Where, oh where do I start with this album? The fact that I had to go back and check it is a debut album? The point of realisation that these guys have already played the legendary Glastonbury Festival not once but twice, and were also lined up for a third appearance this year all prior to the release of said debut album? Or by going straight to the point of being completely floored with the production and execution of the album?
This is balls to the wall old school punk fused with indie, ska and reggae, it makes a perfection of rage and anarchy that tells you Young Offenders aren’t here to f*ck spiders!
On listening to the opening track Black And Blue, I’m overwhelmed with a new but familiar sound, I close my eyes and I’m back in 1980’s sat on the living room floor watching Top Of The Pops, am I listening to The Clash, Sex Pistols or Ramones? It could be any of them. The Young Offenders have managed to capture the essence of the early punk generation with catchy lyrics and a solid rhythm section that drives home that gritty angst we have missed on the scene, their indie fusion adds an element that I never knew I needed in listening to punk but there it is.
It seems strange to praise a punk band for being musically tight, it isn’t really a genre where you want to be excellent at ‘colouring inside the lines’ but these three lads show that you can be musically talented and still pack a punch. It is immediate on Black And Blue, the vocal melody from Kyle Landman sits perfectly with the bassline that Anthony Katern stamps in.
Their indie sounds are prominent in Last night, it has that catchy riff that is reminiscent of The Fratellis and Artic Monkeys, it’s one of my favourites from the album. This song right here is a festival song, it’s a straight up anthem! We’ve all been there, gone out, drunk way too much, had too much fun, woke up dead and off we go back to the pub, it’s a right of passage or just most Sundays for some of us!
Babylon is a cheeky little riff drenched in ska punk and reggae, another track that shows the versatility and depth of Young Offenders.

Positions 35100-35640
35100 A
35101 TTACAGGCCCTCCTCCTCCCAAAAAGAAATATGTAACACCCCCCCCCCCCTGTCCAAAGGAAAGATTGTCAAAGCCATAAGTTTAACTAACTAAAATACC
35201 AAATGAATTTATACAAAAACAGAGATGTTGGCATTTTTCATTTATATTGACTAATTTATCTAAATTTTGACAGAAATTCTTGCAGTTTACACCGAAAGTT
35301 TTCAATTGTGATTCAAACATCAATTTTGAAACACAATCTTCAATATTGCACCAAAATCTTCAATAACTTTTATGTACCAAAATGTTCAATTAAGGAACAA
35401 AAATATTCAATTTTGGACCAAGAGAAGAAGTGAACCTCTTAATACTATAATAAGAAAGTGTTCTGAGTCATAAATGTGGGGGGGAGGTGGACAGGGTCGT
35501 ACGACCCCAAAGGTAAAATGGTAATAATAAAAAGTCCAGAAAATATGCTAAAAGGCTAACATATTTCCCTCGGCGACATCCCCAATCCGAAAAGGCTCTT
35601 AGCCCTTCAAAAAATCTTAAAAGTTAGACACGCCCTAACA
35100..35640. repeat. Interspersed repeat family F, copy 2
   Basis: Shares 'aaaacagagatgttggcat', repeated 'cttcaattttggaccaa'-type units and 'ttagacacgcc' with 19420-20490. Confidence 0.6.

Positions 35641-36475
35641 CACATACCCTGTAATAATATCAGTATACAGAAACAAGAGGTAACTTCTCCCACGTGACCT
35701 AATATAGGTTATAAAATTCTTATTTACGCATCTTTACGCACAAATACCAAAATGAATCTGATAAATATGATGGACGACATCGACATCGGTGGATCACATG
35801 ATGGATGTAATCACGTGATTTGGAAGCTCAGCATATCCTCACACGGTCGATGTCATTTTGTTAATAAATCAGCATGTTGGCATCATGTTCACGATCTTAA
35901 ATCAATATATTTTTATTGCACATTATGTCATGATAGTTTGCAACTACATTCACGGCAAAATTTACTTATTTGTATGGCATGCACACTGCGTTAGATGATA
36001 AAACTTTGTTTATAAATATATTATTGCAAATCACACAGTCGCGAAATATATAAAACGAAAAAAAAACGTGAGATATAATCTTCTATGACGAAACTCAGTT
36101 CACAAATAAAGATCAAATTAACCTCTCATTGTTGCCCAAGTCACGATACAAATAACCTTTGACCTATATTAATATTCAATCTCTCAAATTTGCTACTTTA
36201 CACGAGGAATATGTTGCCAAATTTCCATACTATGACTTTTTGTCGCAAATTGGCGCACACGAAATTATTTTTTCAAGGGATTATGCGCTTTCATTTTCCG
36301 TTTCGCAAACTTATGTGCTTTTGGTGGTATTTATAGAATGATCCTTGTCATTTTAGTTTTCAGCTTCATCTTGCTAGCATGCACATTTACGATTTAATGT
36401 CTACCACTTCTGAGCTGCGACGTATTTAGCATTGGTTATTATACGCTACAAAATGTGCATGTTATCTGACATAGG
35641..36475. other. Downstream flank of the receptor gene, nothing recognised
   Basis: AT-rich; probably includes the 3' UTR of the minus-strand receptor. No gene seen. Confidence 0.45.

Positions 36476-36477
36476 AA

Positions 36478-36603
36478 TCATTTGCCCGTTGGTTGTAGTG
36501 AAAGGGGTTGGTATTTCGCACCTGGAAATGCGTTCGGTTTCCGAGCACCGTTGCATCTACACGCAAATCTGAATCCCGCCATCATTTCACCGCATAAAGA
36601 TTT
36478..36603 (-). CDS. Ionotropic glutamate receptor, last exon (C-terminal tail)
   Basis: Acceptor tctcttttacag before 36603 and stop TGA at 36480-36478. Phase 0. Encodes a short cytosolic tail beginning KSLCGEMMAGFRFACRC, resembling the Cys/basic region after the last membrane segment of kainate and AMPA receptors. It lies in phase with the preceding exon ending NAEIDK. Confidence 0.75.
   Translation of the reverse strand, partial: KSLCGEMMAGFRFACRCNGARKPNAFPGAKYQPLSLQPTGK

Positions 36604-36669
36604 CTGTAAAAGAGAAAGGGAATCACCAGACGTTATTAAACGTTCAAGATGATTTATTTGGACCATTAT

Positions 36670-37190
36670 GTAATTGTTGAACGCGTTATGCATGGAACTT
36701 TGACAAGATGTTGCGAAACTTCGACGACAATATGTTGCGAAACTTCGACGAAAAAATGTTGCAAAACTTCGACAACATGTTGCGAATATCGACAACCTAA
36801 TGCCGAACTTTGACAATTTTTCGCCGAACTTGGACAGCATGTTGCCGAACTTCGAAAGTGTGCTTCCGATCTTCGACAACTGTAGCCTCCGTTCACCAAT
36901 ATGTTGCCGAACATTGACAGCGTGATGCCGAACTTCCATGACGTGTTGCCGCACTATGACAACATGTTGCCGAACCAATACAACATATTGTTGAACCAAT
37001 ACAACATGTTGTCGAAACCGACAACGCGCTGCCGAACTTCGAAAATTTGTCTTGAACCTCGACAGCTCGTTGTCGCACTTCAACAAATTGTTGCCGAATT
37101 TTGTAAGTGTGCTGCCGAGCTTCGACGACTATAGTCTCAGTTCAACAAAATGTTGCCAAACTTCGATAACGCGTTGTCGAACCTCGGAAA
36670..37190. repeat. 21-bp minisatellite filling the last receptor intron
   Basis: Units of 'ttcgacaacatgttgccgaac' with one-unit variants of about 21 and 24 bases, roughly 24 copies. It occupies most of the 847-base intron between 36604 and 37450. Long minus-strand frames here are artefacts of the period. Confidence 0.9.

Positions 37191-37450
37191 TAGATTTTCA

I’m not one for naming every song on the album and intricately reviewing its style and influences but man is this album packed with quality tracks, its like a smorgasbord for your earholes.
You Be You has everything I love in a song, driving basslines, heavy drums thanks to Leigh Shags, a catchy chorus and a killer rock breakdown. Not only does it have all of the instant hitting hooks, it homes in on a subject core to the punk generation, this is evident in a skillfully placed excerpt of The Final Speech from The Great Dictator. As Charlie Chaplin takes you through his speech, its an apt reminder of how a speech written eighty years ago is still relevant today.
(I should like to help everyone - if possible) ……. Jew, Gentile - black man - white. We all want to help one another. Human beings are like that. We want to live by each other’s happiness - not by each other’s misery. We don’t want to hate and despise one another. In this world there is room for everyone. And the good earth is rich and can provide for everyone. The way of life can be free and beautiful, but we have lost the way. Greed has poisoned men’s souls……..
High slows the tempo down a little and gives us the influences of soulful indie that you would see from The Libertines, I really enjoyed the raspy vocals within this track.
Without a shadow of a doubt the stellar track for me on the album is Broken Records, the rhythm section is tighter than the clasp on my mum’s purse when dad said he was off for a pint. The execution on this track is solid but Anthony Katern on bass is a stand out, the bassline is one of the best I’ve heard this year.
The Young Offenders don’t miss a beat, the album is punchy and contains no fillers. As fun as the album is there is a serious angst within their lyrical content, hitting the edge on serious topics of society and classes.
In a faceless music industry where albums are churned out for the consumer machine that we have had forced upon us, it’s refreshing to see a band that have stood up to tell the story of a class that needs a voice. It has been long prophesied that music is dead and that the younger generations don’t care for music that has a reason or is relevant to society, well whoever said that clearly hasn’t seen or heard Young Offenders!
Black and Blue Your Daddy’s Above The Law Last Night Babylon You Be You High Seey In The Daytime Anarchy Wasting Time Broken Records I’ll Do It Again
Review conducted for The Rockpit, Australia 22 May 2020